Sixteen years ago, our founding Executive Director, recognized what has come to be widely-accepted knowledge now, that if we really want to prepare students to be successful in a 21st century global economy, we need to be teaching them entrepreneurship.
We live in a world in which the future is uncertain, rarely do we find individuals retiring from a career that they started after high school or college -- according to the Bureau of Labor Statistics, the average worker currently holds ten different jobs before age forty, and this number is projected to grow. Young people need skills that will allow them to make their own way. We can't predict the job market and economy our youth will enter, therefore, we really can’t predict the content our students will need in order to be successful after they leave our programs. But, we know without a doubt, that our students will need skills that will allow them to navigate uncertain waters and chart their own paths. The advantage of teaching skills is that they are not uniquely relevant to any singular career path. After all, one can be an entrepreneur in any field, so it stands to reason that the skills needed for starting a business would also be desirable in terms of being an employee.
Entrepreneurship education teaches these skills. Entrepreneurship education equips students to seek out problem-solving opportunities, empathize with others, think creatively, take risks, accept failure as part of the growth process, and appreciate the correlation between hard work and success.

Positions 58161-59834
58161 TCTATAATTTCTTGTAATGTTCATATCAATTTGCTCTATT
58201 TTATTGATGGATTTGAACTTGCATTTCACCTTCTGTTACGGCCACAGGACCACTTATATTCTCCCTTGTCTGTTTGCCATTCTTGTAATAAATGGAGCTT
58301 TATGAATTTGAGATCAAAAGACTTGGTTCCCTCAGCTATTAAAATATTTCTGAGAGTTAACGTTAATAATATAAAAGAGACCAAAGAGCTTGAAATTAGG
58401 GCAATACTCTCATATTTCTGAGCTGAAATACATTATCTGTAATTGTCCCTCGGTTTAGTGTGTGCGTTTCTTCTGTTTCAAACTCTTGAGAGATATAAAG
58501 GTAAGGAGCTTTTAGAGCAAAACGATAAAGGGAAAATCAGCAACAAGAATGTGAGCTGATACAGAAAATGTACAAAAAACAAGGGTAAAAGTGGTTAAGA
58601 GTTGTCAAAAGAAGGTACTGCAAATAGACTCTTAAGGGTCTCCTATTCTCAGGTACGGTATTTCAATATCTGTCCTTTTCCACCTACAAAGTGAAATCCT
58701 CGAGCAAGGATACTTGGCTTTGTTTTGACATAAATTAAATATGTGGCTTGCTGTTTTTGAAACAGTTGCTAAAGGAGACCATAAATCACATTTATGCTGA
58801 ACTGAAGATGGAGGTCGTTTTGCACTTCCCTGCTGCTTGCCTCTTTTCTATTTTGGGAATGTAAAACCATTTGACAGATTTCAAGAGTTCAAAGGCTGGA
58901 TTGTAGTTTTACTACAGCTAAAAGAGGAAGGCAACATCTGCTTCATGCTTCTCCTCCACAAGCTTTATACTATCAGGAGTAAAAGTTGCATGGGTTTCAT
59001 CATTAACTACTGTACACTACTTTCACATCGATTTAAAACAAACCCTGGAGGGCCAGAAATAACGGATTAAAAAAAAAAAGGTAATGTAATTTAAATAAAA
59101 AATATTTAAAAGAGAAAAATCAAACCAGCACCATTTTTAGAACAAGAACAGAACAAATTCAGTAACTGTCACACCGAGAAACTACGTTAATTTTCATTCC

GlassRoots offers two year-long programs for high school students looking to develop their artistry, as well as develop these essential life skills. Our Business and Entrepreneurship Program combines hard business skills with the beauty of glass art. After school, throughout the academic year, high school students gain proficiency in glass making, create an original product, and compete in a final business plan competition. FLAME (Focus, Leadership, Arts, Mentoring, Entrepreneurship) is a glass art/business skills program for high school students offered during the school day that increases school engagement, self-esteem and ambition, while improving prospects for future employment. FLAME culminates in a design competition. In addition to basic business concepts, both programs teach skills associated with entrepreneurs, such as money management, financial literacy and interpersonal communications, which are relevant and beneficial for day-to-day life. During the last 3 years, 100% of the students in both B&E and FLAME who have been eligible to graduate high school have graduated.
Ten years ago, Devon was a student in GlassRoots’ B&E program (then called NFTE.) He shares: “One of the great things that GlassRoots taught me was how I could best organize my creativity. For many people, that organization might be the platform for their creativity to reach its full potential. GlassRoots taught me how to mold creativity with a direction. The NFTE program taught me from an early age the fundamentals of how to create something from nothing, while making it my own and still providing value to the world. GlassRoots showed me that once you hone your talents and take pride in them, you will see all the avenues where you can use them to bring value to the world. If you are bringing value to people through art, you can make a living doing something you love.